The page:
Schulze Baking Company Plant
Schulze Baking Company Plant is a factory building located on the South Side of Chicago, Illinois, United States. It is located at 40 East Garfield Boulevard (also described as 55th Street and Wabash Avenue) in the Washington Park community area in Cook County. Built in 1914, the building was listed on the National Register of Historic Places on November 12, 1982. Originally built for the Schulze Baking Company, it is now the home of the Butternut Bread Company. The building features a terra cotta exterior with ornamentation that pays tribute to Louis Sullivan. The original flooring is made of reinforced concrete. In the early 21st century, the building fell into a state of disrepair.

Location and function
The building is located between the western edge of Washington Park and the Dan Ryan Expressway along a section of Garfield Boulevard that formerly hosted prominent businesses such as the Wanzer Milk Company and the Schulze Baking Company. The area has suffered from economic decay and crime. One of the few significant remaining businesses in the old Black Belt is the Butternut Bread Company, which occupies the building. According to the Illinois Historic Preservation Agency, its current function is as an Industry/Processing/Extraction - processing site, and its original historical function was as an Agriculture/Subsistence - processing site.

Baking company
The business was once Chicago's largest wholesale business entity. Although, according to Form 10-K filings by the Interstate Bakeries Corporation with the United States Securities and Exchange Commission, the Schulze Baking Company was not formed until 1927, many records contradict this claim. Historical accounts of Chicago claim that Paul Schulze, 1910-11 president of the National Association of Master Bakers, started the Schulze Baking Company in 1893 with his brothers. In 1912, prior to the construction of the plant, the company had four baking plants throughout the city of Chicago and general offices in the Chicago Stock Exchange Building on LaSalle Street in the Chicago Loop. In the 1910s, the company had extensive legal battles regarding protecting its trademarks. Interstate's own company history even confirms the 1893 beginning of Schulze.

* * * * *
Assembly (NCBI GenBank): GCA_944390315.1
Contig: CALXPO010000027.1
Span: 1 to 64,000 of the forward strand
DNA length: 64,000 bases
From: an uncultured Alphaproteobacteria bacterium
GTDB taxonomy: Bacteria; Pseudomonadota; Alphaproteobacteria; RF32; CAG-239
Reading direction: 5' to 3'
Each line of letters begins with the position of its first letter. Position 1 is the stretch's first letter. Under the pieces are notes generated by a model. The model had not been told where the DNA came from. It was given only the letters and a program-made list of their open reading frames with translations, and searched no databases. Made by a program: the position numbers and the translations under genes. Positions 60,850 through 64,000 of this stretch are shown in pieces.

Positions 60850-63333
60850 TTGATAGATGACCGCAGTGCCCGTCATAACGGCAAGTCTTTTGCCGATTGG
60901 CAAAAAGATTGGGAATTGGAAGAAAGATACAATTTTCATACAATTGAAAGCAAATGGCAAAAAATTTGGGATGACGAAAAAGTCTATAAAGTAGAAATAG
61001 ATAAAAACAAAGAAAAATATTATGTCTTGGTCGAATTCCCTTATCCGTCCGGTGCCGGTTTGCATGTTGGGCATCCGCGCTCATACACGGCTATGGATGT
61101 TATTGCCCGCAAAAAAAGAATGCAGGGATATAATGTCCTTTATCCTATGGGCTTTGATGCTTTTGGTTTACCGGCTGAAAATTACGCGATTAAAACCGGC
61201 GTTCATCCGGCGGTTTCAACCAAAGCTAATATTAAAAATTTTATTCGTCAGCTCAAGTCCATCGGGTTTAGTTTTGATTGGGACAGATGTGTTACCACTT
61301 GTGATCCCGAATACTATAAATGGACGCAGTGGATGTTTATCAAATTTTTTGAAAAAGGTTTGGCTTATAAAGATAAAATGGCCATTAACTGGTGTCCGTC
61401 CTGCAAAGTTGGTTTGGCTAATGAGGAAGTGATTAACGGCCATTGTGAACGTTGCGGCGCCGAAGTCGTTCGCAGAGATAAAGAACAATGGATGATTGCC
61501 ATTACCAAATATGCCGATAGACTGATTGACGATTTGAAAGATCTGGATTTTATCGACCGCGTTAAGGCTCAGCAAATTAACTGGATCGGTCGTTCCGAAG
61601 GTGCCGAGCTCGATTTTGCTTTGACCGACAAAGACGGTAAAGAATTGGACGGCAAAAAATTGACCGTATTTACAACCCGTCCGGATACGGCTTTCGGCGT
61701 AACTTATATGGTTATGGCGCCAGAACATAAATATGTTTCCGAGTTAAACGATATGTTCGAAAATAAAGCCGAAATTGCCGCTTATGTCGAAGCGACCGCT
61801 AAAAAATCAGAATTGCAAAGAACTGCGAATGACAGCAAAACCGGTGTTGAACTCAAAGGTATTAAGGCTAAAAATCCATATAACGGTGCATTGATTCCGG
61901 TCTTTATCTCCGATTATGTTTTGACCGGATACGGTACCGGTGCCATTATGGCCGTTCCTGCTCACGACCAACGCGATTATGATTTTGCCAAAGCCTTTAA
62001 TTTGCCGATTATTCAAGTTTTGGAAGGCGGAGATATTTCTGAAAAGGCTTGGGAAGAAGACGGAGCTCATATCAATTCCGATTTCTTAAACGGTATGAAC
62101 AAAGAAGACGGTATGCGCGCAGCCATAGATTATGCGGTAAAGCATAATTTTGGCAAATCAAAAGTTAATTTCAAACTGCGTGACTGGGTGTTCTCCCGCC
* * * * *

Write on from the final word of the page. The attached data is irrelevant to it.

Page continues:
The building is a white terra cotta structure designed by John Ahlschlager in 1914 for the Schulze Baking Company. The terra cotta walls were five storeys high. The building featured blue lettering, foliated cornice ornamentation, and stringcourses of rosettes. The building uses 700 windows grouped to complement the ornamentation's allusion to themes of nature and purity. The ornamentation is considered abstract, Sullivanesque and modern. The company used Apron conveyor manufactured by the Jeffrey Manufacturing Company of Columbus, Ohio. A lengthy low industrial complex extends northward behind the main five-story building. The structure has a flat concrete slab floor with four-way reinforcement designed to support 300 pounds per square inch (2,100 kPa). The dimensions of the building 298 feet 4 inches (90.9 m) by 160 feet (49 m) and it is composed of floor space segmented into 17 feet 6 inches (5.3 m) by 20 feet (6.1 m). The second floor is 9 inches (23 cm) thick except in the 7 feet 6 inches (2.3 m) square surrounding each column where it is 14 inches (36 cm) thick. As of late 2008, the building was showing signs of wear, disrepair and neglect. At least one terra cotta cornice was missing, and the building had numerous walkway coverings to protect passersby from falling debris such as further terra cotta loss. One side wall was propped up with wood beams at 45 degree angles. In addition, the building has some graffiti markings.

Building Activity

  • Georgi Sokolov
    Georgi Sokolov activity.buildings_person.create
    about 5 years ago via